Hello, A Friends uncle calls me up and asks me an HVAC question, so I figured that I would run it past the experts. This person works at an apartment complex that has approximately 320 units. The HVAC systems are packaged type central units with gas heat that are originals, or re-builds from the late 1970’s early 1980’s.
A new company has bought the complex, and they are doing upgrades, including hiring and professional HVAC Company to come out and do the service work, instead of the maintenance persons, which out of 6 only 2 were licensed.
All of the A/C units have “Slide Out” chassis and are from 1.5-2.5 tons in capacity. These are all cap tube units, and some are original, some are “cobbled together” over the years to keep them working.
The HVAC Company came out and did load calculations on each type of apartment offered, 5 in all, and realized that some of the systems are not properly sized.
To make a long story short, they want to rebuild all the systems over the next 2-3 years, and install all new compressors, motors, reman coils and what not. They also want to install TXV’s on the units, at an additional cost over the standard rebuild with the Cap Tubes, this is my question:
How much more Efficient will the TXV be over the cap tube systems?
Will they see an increase in performance?
Lower electric bills?
The reason that I ask this is I know that a TXV is more precise, however, these are not new units, and will be basically the old chassis with new or reman components. R-22 will be used in all units.
Again, this will be a professional HVAC company doing this, not DIY, not the maintenance personal.
Will the TXV be more trouble and cost than the older Cap Tubes?
Not sure what the units are but rebuilding clunkers vs replacement doesn't make much sense. Are these a wall mount packaged unit like a Magic Pak?
They are made by a company called PATCO INC from NJ. The units sit about a foot off the floor and are in a HVAC closet inside each apartment.
The only thing on the outside is the Condenser and a grill for the exhaust, this is all flush with the wall on the outside.
Aparently, the reason for the rebuild is the chassis is a old design, and any new units would require modifications to the exterior of building, or the inside closets.
The heating systems work great, few complaints, and the heat is included in the rent price so they crank them up in the winter.
The A/C on the other hand.... Well...... another story.
But like I said before, they A/C chassis slide out for repalcement.
I just took a look at the Magic PaK units online, yes, they look similar to them.
There's a career opportunity for ya...
Rebuilds will appear cheaper but look at the bigger picture.
Gas furnaces that are 20+ years old and cobbled together/rebuildt a/c.
This situation is occuring all over the country. Cheaper to cobble/rebuild on the front end. Having a matched up higher seer brand name system 4 or 5 units at a time will lead to a better future.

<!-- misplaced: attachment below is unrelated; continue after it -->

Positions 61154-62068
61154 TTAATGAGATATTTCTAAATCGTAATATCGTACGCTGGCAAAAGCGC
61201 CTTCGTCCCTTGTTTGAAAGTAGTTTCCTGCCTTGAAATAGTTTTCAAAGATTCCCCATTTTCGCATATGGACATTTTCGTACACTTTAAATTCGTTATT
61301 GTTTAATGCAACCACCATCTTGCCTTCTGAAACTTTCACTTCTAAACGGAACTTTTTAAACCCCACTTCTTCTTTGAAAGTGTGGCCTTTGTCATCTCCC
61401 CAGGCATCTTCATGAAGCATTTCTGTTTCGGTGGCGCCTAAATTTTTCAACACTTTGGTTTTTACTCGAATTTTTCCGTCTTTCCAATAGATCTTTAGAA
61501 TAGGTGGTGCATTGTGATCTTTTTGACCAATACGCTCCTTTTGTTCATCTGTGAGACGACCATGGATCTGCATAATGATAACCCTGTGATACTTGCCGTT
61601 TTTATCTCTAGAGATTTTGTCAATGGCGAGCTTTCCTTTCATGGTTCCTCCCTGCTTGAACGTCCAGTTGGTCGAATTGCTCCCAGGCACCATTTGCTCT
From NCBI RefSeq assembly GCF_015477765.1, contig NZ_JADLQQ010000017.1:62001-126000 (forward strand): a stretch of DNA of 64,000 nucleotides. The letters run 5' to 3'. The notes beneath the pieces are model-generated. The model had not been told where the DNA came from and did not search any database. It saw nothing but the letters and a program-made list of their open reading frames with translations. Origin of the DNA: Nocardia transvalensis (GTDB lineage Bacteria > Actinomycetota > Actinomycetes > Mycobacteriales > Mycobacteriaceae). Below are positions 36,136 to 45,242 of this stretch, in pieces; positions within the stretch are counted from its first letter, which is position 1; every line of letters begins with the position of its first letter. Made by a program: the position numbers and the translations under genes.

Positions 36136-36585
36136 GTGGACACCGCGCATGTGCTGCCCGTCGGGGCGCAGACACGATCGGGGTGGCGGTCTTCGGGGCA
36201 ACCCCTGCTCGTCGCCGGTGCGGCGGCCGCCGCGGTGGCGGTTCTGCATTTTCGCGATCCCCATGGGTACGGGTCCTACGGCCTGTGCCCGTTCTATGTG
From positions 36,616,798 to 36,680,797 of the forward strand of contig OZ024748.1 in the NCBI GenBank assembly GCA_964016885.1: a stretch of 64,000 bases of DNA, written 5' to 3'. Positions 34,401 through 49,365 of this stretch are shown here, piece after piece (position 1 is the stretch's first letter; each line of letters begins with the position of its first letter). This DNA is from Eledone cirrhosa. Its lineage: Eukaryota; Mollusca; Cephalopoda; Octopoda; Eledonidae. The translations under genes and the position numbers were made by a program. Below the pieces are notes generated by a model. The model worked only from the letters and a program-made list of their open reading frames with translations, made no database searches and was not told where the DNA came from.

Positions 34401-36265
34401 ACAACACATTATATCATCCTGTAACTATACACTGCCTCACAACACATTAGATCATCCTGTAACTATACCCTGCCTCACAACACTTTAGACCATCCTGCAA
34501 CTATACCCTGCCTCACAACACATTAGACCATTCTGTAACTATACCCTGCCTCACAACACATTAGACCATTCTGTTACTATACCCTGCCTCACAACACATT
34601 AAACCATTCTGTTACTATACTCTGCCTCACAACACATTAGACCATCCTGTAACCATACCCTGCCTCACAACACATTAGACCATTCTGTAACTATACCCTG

If it were easy to do everyone would do it.
New systems seem to only happen in the med-higher end housing.
Ask for quantity discounts.
Do not attempt vast projects with
half vast experience and ideas.
From what I was told, if it were 20-30 units, then yea, new would be better. However, this is over 300, and the quotes came in at over 35% cheaper for the rebuilds.
Again back to the TXV and the Cap Tube....
Would the TXV be worth it on the old unit that originally came with Cap Tubes?
Would you see a Efficient increase of overall performance?
Could the TXV be troublesome?
I also found out that they will actually install filters, as none of them had it on when they were put in.
Oh yea, about those magic paks, if you look online and the specs, turns out that they are Cap Tube Systems, not TXV's.
Back to the original question, will the TXV more efficient than the old cap tubes on the system rebuilds? Everthing in there except the chassis is either new, or rcertified reman (Coils) so will the TXV be worth the investment?
TXVs do increase efficiency a bit and help with maintaining capacity in mild weather. They can also protect the compressor from slugging by keeping the supeheat up under low load or high head. Lately they have proved to be troublesome as is about everything to do with HVAC
I kind of figured it would be something like that.
Now on a rebuilt system, would you take the risk of a TXV, or just stick to the Cap Tubes that have worked all this time?
Is it something specific as of now that the TXV's have been giving more problems than they are worth, or has this been the overall trend?
The systems that sit in the direct sunlight at 5 in the afternoon when they are charged correctly and clean will keep the 1200 sq foot 2 story town home apartment units at 70* insude they will blow 50-52* air from them The RH inside the Apartments is around 48-50%
How much more could the TXV get it?
It's a metering device that adjust the flow to always have a set superheat reading. Where as a cap tube super heat rating will vary from (hopefully no less) 5º-30º+ (In some cases). That means that as temps into the coil rises or falls it adjust it to always keep it a set point.
So basically if both systems have the correct airflow and charge and they were vs. a TEV you would see little efficiency increase. However if the airflow changes or the charge is wrong. Your more likely to see better control over that bad circumstance with a TEV rather than a fixed bore type device like a cap tube.
Sounds like you are throwing away money on old equipment. You need to update this equipment to the R410A Freon equipment. We only have a couple years left with the R22 freon equipment. Just a thought.